Personal referrals are a cornerstone of hiring for today’s businesses. According to LinkedIn, 85% of new jobs are given to someone within a referral network. The more senior the role, the more likely it is to come from a referral.
There are obvious benefits to businesses from hiring based on referrals. Candidates come pre-screened and recommended by current employees, contractors, or other trusted sources. This means companies spend less time looking for the right person to fill a role, and they are less likely to hire someone who just isn’t a good fit.
However, individuals also benefit from making referrals – and it’s not just the financial rewards that come with referring an individual who is ultimately hired for an open position. There are numerous personal and professional benefits to building a referral network and making connections.
This post outlines some of the advantages to being a “referrer” and offers some advice for consultants looking to expand their referral networks.
7 Reasons to Build a Referral Network
Gain access to business opportunities. The most obvious benefit of building a referral network is learning about potential opportunities. It’s not just new jobs, either – it could be joint ventures, partnerships, or speaking or writing opportunities.
Get career advice and support. A wide network can offer valuable and diverse perspective when you need advice about making a career move, face a challenging business decision, or simply want to ask your peers a question.
Become a trusted resource. Likewise, offering relevant advice when people in your network have questions or need help demonstrates that you have valuable expertise to share.
Raise your visibility and influence. When you are regarded as a trusted source of information, you become known as a knowledgeable and supportive member of your profession. Increased visibility among your peers also helps you stand out to recruiters when they have roles to fill.
Build personal confidence. Regularly connecting with others in person or online, especially people you don’t already know, helps to boost your confidence, build social skills, and learn from others.
Develop long-lasting relationships. The people in your referral network are likely to have similar career goals and think the same way you do. Don’t be surprised if some of your connections become personal friends.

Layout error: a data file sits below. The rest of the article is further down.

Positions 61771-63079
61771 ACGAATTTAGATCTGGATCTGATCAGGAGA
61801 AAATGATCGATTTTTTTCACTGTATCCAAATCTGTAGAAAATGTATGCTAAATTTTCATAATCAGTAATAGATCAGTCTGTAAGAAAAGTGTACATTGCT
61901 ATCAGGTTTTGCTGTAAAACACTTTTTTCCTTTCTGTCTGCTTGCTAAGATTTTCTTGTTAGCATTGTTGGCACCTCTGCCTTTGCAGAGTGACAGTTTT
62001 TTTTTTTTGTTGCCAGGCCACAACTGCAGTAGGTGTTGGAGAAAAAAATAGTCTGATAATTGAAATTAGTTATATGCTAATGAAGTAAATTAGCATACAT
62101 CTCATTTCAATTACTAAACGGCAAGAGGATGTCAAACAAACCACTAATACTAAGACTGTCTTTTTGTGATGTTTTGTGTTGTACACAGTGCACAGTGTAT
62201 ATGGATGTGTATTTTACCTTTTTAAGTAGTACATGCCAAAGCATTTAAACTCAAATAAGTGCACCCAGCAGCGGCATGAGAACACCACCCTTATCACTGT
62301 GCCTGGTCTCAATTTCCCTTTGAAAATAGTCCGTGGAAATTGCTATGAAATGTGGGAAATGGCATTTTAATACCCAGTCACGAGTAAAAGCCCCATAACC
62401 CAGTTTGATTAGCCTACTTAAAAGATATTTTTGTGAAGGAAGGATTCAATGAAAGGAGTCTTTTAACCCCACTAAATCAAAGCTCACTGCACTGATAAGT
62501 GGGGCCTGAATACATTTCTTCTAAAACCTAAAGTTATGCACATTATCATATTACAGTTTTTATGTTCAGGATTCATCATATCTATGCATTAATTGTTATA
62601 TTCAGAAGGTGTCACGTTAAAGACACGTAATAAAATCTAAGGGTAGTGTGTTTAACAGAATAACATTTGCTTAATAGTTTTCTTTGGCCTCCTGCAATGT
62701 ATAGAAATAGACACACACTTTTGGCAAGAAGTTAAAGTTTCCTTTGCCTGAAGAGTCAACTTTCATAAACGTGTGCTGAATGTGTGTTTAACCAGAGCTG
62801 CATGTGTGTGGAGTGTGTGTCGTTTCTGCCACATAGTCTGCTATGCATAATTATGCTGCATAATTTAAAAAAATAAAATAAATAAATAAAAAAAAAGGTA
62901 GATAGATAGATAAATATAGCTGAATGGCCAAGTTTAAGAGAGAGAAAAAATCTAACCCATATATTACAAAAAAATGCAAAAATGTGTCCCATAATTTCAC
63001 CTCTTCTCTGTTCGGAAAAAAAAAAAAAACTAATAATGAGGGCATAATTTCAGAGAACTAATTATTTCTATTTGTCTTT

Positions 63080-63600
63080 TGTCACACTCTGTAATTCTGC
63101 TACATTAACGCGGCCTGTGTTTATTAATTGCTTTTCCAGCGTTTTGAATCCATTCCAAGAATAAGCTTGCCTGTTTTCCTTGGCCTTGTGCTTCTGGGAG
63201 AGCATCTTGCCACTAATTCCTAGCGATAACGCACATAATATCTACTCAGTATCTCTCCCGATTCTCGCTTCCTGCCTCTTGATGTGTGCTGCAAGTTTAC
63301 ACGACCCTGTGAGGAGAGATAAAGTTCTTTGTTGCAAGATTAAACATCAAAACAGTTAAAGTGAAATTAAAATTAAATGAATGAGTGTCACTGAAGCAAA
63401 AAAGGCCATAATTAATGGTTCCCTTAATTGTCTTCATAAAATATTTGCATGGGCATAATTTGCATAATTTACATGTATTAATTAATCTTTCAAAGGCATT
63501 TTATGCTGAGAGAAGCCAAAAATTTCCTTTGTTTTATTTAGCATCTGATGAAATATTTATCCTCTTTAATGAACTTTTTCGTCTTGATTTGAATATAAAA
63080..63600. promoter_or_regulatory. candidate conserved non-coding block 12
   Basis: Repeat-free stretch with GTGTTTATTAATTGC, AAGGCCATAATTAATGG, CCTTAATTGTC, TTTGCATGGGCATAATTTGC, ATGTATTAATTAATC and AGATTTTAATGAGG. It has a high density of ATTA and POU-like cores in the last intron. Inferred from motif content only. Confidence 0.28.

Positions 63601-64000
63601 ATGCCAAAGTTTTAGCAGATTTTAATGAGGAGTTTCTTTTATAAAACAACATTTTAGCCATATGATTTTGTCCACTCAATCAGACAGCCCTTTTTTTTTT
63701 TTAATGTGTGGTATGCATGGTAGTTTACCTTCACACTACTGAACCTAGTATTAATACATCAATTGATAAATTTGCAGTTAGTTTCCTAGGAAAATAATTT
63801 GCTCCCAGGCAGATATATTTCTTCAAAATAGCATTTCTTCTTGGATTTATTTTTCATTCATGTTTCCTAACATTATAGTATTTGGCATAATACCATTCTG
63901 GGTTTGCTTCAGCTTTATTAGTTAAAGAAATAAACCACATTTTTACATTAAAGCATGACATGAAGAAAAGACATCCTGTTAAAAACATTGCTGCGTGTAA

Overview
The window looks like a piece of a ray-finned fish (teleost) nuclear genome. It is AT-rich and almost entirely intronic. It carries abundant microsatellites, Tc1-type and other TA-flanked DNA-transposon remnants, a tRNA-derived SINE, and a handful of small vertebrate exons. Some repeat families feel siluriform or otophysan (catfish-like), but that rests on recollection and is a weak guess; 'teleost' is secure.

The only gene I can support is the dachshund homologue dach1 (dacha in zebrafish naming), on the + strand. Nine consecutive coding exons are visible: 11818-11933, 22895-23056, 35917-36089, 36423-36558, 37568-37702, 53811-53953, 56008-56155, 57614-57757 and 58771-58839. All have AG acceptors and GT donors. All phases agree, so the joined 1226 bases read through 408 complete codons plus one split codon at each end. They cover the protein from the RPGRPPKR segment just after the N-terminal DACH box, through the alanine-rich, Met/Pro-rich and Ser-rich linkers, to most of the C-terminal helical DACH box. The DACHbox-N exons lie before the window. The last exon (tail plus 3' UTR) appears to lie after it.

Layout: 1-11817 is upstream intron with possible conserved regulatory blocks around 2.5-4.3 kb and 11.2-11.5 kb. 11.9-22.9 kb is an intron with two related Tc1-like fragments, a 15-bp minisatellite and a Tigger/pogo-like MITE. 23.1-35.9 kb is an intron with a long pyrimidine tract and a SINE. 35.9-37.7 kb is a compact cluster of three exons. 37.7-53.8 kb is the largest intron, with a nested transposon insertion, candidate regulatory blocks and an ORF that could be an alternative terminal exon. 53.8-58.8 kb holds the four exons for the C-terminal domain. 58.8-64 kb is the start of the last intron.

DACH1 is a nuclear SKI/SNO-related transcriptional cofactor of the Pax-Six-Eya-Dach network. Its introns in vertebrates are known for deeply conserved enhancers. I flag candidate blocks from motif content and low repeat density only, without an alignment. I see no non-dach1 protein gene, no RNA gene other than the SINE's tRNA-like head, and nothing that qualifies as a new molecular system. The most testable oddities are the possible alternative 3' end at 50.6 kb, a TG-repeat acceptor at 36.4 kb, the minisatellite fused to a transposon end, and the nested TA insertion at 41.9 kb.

Help others grow and thrive. Providing career advice, referring members of your network for work, or simply answering a question can bring you a sense of satisfaction in finding a way to help others.
7 Tips For Building a Referral Network
Look for connections to connections. One challenge in building a referral network is finding individuals with expertise outside your core skill set. A tip from Indeed is to look for connections to people you already know. If you’re new to marketing, for example, you can see who’s connected to the marketing team at your current company.
Make connections to connections. Have you ever met someone and immediately thought, “You remind me of a friend?” For consultant and former CIO John T. Mason, the same can be said of professional connections. If you meet a colleague or peer who has something in common with someone else you know, take the time to make an introduction.
Make clear introductions. If you’re looking to connect with someone, leadership expert Meridith Elliott Powell recommends a “value-add” introduction that focuses on what they do, not what you do. That will make a potential meeting or conversation worth their time. If you’re connecting two people who should meet each other, author Michelle Tillis Lederman suggests a short introduction that clearly states how both people will benefit from knowing each other.
Use the format that works best for you. Some people love in-person networking events or industry conferences. Others prefer the more laid-back format of one-on-one virtual meetups. Others thrive on using social media to make and maintain a network. Without putting all your eggs in one basket, focus your energy on the networking format that’s most comfortable and effective for you.
Show appreciation to those who help you. Consultant Scott Edinger notes that even a simple “thank you” can go a long way when clients or individuals in your network offer assistance. This appreciation shows that you value their help and trust their expertise – and increases the chances they will offer assistance in the future.
Take a pragmatic approach. Both Powell and Mason indicate that maintaining a referral network takes time and effort. For new connections, Mason recommends trying to meet someone new each week, albeit briefly. For existing connections, Powell suggests regular phone calls or emails, along with the occasional lunch invitation or thank-you gift.
Nurture the strongest connections. Powell cites the 80/20 rule: You’ll likely do 80% of your networking and referring with about 20% of your network. Whether you do it formally or informally, keep track of which connections have been the most beneficial and think of additional ways to provide value for them.
At Healthcare IT Leaders, we’ve built our firm on word-of-mouth referrals from our loyal consultants and clients. To celebrate our 10th anniversary in 2021, we’re giving a Tesla Model 3 to the individual who makes the most qualified referrals for the remainder of the year. Make a referral today and tell us about a consultant, client, project or job that we should know about.